Two classic studies have shown that primates are somewhat independent from their “natures.” In the early 1970s, a highly respected primatologist named Hans Kummer was working in a region of Ethiopia containing two species of baboons with markedly different social systems. Savanna baboons live in large troops, with plenty of adult females and males. Hamadryas baboons, in contrast, have a more complex and quite different multilevel society. When confronted with a threatening male, the females of the two species react differently: A hamadryas baboon placates the male by approaching him, whereas a savanna baboon can only run away if she wants to avoid injury.
Kummer conducted a simple experiment, trapping an adult female savanna baboon and releasing her into a hamadryas troop and trapping an adult female hamadryas and releasing her into a savanna troop. The females who were dropped in among a different species initially carried out their species-typical behavior, a major faux pas in the new neighborhood. But gradually, they absorbed the new rules. How long did this learning take? About an hour. In other words, millennia of genetic differences separating the two species, a lifetime of experience with a crucial social rule for each female and a miniscule amount of time to reverse course completely.
The second experiment was set up by Frans de Waal of Emory University and his student Denise Johanowicz in the early 1990s, working with two macaque monkey species. By any human standards, male rhesus macaques are unappealing animals. Their hierarchies are rigid, those at the top seize a disproportionate share of the spoils, they enforce this inequity with ferocious aggression, and they rarely reconcile after fights. In contrast, male stump tail macaques, which share almost all of their genes with their rhesus macaque cousins, display much less aggression, looser hierarchies, more egalitarianism, and more behaviors that promote group cohesion.
Working with captive primates, de Waal and Johanowicz created a mixed-sex social group of juvenile macaques, combining rhesus and stump tails together. Remarkably, instead of the rhesus macaques bullying the stump tails, over the course of a few months the rhesus males adopted the stump tails social style, eventually even matching the stump tails high rates of reconciliatory behavior. It so happens, moreover, that stump tails and rhesus macaques use different gestures when reconciling. The rhesus macaques in the study did not start using the stump tails reconciliatory gestures, but rather increased the incidence of their own species-typical gestures. In other words, they were not merely imitating the stump tails behavior; they were incorporating the concept of frequent reconciliation into their own social practices. Finally, when the newly warm-and-fuzzy rhesus macaques were returned to a larger, all-rhesus group, their new behavioral style persisted.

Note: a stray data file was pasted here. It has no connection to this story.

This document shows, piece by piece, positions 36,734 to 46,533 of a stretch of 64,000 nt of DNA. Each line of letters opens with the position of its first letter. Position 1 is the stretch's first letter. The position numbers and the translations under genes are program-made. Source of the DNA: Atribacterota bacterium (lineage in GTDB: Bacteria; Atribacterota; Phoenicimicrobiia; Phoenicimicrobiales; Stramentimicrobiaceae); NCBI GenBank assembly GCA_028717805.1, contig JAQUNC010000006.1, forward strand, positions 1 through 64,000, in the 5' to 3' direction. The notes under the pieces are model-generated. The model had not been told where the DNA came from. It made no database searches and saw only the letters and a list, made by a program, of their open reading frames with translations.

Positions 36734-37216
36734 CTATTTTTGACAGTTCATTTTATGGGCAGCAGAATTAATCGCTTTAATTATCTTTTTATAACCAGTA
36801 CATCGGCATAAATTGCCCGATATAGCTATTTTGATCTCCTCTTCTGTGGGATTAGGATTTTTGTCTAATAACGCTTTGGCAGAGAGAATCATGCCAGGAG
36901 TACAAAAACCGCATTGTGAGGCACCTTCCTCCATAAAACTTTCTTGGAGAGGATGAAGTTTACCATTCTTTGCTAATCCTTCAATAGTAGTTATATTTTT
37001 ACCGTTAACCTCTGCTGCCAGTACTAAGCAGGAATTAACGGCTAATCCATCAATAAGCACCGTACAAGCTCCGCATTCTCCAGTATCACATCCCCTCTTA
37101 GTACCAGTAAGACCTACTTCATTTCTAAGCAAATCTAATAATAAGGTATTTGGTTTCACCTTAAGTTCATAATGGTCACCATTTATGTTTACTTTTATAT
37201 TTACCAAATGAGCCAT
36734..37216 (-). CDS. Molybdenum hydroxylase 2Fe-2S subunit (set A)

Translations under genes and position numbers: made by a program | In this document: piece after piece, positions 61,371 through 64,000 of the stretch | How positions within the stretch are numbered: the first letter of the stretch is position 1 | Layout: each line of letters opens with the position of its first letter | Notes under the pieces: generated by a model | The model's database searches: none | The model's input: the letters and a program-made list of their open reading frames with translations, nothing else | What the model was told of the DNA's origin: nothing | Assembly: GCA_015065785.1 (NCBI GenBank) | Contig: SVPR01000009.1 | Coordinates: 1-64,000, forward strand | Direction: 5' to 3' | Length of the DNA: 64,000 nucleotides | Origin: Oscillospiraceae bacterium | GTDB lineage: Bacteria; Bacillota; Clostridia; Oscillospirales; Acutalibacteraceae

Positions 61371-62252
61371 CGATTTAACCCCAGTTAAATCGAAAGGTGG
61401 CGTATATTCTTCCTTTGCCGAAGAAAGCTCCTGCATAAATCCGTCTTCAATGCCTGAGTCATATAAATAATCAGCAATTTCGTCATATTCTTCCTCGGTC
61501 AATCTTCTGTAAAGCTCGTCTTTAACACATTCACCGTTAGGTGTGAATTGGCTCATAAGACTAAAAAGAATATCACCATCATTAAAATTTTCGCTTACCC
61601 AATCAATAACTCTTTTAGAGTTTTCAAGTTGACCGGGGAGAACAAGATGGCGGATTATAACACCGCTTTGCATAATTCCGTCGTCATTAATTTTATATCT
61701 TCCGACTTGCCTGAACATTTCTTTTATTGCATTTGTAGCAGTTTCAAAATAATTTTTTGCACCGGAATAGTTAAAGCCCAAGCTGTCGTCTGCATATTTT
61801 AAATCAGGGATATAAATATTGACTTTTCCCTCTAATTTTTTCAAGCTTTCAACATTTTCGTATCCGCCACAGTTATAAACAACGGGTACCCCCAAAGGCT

This is nothing short of extraordinary. But it brings up one further question: When those rhesus macaques were transferred back into the all-rhesus world, did they spread their insights and behaviors to the others? Alas, they did not at least not within the relatively short time they were studied. For that, we need to move on to a final case.
(To be continued, in a second installment on Saturday April 12th).
— Robert M. Sapolsky, Ph.D., is the John A. and Cynthia Fry Gunn Professor of Biological Sciences and a professor of neurology and neurological sciences at Stanford University. He wrote the classic Why Zebras Don’t Get Ulcers: An Updated Guide to Stress, Stress Related Diseases and Coping. His most recent book is Monkeyluv: And Other Essays on Our Lives as Animals. A longer version of this essay appeared in Foreign Affairs. We bring you this post thanks to our collaboration with Greater Good Magazine, a UC-Berkeley-based quarterly magazine that highlights ground breaking scientific research into the roots of compassion and altruism.